Apr 26, 2012

Fishing line blues

Photo courtesy Alejandro Gallo
Ironically, on Earth Day, as WildRescue celebrated its second annual Worldwide Fishing Line Cleanup Day, we received a report of a great blue heron with a bad fishing line injury. The bird was discovered in the Los Angeles River by wildlife photographer, Alejandro Gallo.

The species is known for being wary and skittish, and the bird is still flighted, making this an extremely difficult rescue. To develop a capture plan, it helps to have as much information as possible. In this case, we need to know where this individual bird likes to hang out during the day and what time it arrives.

Thanks to Alejandro and one of our responders, Zack, we can count on the bird frequenting a particular place, daily. It's a precarious spot, though, and the river and thick brush along its banks complicate matters. Ideally, the heron should be enticed into a better spot for netting or trapping. 

Photo courtesy Alejandro Gallo
Rescuing these kinds of birds can be tricky, and the preparation can take days. Captures, like this one, that require luring an animal, can require hours and hours of waiting. It's not easy finding people who are willing and able to perform these types of rescues.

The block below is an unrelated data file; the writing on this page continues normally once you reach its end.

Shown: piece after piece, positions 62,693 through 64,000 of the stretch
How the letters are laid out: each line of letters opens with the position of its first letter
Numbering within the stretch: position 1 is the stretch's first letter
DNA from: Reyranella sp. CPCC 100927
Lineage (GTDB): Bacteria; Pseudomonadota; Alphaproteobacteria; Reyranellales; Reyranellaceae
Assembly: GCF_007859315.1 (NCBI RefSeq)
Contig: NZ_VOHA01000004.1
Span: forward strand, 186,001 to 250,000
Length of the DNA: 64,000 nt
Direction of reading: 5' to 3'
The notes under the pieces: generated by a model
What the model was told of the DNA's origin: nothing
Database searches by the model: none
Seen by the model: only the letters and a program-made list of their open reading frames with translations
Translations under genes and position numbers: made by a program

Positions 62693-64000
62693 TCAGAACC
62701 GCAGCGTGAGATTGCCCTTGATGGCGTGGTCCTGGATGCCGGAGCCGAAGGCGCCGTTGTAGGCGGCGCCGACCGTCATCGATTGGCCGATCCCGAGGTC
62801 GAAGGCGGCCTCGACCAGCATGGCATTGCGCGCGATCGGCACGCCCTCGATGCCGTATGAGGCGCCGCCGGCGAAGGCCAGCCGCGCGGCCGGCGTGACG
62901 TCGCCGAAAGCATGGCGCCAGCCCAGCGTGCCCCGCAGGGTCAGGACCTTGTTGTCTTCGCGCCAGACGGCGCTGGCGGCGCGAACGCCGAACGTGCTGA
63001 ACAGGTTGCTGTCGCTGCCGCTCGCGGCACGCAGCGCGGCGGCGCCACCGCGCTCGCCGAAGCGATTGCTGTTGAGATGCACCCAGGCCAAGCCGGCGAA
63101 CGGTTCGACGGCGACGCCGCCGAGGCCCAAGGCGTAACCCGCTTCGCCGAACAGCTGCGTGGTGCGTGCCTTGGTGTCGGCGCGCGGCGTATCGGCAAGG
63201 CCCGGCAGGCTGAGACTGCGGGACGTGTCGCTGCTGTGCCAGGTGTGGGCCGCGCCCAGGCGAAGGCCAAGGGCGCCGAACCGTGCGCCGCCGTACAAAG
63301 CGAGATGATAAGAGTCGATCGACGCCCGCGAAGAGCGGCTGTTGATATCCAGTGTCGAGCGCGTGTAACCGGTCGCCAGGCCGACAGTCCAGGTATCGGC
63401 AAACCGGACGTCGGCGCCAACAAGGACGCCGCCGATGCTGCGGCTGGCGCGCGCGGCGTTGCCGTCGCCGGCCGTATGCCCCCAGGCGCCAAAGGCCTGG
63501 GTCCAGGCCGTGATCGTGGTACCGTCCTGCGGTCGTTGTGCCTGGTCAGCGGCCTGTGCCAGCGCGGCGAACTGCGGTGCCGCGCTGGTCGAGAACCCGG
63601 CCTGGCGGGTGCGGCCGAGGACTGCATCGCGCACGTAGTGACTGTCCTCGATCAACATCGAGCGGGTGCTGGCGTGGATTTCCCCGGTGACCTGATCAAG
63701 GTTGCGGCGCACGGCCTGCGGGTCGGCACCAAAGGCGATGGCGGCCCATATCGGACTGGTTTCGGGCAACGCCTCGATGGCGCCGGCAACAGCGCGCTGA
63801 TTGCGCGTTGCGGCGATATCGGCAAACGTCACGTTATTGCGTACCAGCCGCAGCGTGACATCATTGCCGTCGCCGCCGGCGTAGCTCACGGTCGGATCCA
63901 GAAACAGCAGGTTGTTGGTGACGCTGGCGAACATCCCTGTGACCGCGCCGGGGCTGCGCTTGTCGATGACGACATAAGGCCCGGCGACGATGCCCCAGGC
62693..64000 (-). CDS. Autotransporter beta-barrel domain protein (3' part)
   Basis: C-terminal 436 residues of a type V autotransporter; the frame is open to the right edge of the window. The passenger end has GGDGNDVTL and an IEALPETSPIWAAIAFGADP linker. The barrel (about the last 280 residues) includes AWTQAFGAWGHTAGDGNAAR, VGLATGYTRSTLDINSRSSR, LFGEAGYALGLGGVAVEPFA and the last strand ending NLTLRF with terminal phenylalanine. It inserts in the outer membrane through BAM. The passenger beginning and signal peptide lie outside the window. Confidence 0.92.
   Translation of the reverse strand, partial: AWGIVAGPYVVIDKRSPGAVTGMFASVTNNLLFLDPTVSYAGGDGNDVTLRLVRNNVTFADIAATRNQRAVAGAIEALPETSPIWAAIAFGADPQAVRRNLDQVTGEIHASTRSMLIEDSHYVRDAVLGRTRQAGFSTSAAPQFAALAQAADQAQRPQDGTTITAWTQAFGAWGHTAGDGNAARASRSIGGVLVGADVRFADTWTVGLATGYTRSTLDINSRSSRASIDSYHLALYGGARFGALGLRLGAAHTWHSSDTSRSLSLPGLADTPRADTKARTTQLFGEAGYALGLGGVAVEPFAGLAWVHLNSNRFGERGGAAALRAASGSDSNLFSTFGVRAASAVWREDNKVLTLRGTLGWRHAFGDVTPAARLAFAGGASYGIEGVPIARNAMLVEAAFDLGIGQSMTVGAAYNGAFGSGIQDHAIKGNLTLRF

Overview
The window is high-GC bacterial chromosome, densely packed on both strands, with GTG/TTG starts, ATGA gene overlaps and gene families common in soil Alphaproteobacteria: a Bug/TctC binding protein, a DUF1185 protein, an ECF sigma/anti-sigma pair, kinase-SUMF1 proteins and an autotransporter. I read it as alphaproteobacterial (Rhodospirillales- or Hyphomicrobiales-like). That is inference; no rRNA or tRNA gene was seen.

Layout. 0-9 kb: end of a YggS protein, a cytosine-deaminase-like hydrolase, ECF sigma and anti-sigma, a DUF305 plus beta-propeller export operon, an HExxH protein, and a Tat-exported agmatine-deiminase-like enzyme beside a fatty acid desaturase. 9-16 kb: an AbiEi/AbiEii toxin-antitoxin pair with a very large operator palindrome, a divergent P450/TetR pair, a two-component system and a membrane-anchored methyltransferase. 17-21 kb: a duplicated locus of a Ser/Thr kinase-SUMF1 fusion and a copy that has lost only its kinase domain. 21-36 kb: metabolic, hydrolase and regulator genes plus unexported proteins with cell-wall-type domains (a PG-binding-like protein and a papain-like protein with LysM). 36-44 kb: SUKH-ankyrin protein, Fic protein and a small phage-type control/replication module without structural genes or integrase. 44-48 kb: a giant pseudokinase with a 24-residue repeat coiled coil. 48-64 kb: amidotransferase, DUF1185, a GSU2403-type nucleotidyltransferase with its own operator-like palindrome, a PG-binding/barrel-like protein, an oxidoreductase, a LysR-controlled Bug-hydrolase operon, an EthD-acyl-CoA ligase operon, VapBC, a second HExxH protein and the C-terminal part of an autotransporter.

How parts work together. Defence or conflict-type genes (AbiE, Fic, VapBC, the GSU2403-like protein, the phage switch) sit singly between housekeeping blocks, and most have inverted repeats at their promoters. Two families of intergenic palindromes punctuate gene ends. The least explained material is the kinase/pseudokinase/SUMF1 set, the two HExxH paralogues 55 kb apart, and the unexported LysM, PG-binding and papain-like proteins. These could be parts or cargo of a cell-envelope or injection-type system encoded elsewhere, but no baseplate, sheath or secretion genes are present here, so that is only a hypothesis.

Unfortunately, at this point in time, WildRescue does not have enough responders in Los Angeles area to carry out this rescue safely. We are currently reaching out to other entities who may be able to help, but it doesn't look promising. 

The majority of wildlife hospitals leave the capture and transport of ailing animals in the hands of the public or the local Animal Control. WildRescue is one of the very few wildlife organizations in the country that offers field response, but at this time, its program depends on volunteerism, which has wained with the economic downturn.

Anyone interested in volunteering to help rescue wildlife in the Los Angeles area is asked to  email rescue (at) wildrescue (dot) org.

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